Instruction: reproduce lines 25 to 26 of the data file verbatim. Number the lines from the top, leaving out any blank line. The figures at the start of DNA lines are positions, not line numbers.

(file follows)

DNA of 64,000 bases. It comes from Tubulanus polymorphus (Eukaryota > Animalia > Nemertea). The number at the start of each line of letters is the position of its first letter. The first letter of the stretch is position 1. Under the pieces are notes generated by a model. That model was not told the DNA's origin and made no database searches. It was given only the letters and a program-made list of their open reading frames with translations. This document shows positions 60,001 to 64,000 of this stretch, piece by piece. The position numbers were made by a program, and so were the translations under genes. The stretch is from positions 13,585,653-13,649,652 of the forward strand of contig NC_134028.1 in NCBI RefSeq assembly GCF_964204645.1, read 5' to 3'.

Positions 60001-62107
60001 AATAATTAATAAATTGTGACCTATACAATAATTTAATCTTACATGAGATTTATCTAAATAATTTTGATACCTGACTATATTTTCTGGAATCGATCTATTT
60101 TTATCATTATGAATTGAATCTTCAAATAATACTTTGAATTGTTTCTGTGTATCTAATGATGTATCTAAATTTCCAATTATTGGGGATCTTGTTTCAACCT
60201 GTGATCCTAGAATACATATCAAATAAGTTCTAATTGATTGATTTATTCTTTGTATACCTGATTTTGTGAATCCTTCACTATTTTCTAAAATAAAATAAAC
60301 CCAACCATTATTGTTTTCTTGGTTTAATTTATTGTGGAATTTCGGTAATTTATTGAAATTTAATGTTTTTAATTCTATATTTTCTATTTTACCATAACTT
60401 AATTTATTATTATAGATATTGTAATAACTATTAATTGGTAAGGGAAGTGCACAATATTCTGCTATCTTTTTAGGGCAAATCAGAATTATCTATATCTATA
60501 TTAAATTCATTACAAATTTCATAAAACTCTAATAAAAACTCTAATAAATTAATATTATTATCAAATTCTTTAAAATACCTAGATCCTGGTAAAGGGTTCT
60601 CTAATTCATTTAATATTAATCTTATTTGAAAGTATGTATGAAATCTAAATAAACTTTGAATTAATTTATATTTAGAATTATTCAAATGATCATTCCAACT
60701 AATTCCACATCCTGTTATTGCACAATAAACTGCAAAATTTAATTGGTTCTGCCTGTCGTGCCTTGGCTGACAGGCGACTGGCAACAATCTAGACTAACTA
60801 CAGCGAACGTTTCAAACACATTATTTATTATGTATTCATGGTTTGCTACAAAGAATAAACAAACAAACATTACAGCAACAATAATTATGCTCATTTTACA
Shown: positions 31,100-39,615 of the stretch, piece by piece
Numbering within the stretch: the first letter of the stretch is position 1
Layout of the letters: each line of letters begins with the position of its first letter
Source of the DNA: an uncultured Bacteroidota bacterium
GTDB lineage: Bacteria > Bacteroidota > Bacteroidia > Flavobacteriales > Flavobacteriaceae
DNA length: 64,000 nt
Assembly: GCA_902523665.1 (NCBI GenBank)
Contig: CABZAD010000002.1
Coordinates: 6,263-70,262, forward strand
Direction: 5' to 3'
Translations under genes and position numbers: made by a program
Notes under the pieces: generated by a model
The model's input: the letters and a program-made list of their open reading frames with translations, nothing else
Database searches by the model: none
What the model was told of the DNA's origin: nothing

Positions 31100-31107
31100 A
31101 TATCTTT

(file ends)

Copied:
Database searches by the model: none
What the model was told of the DNA's origin: nothing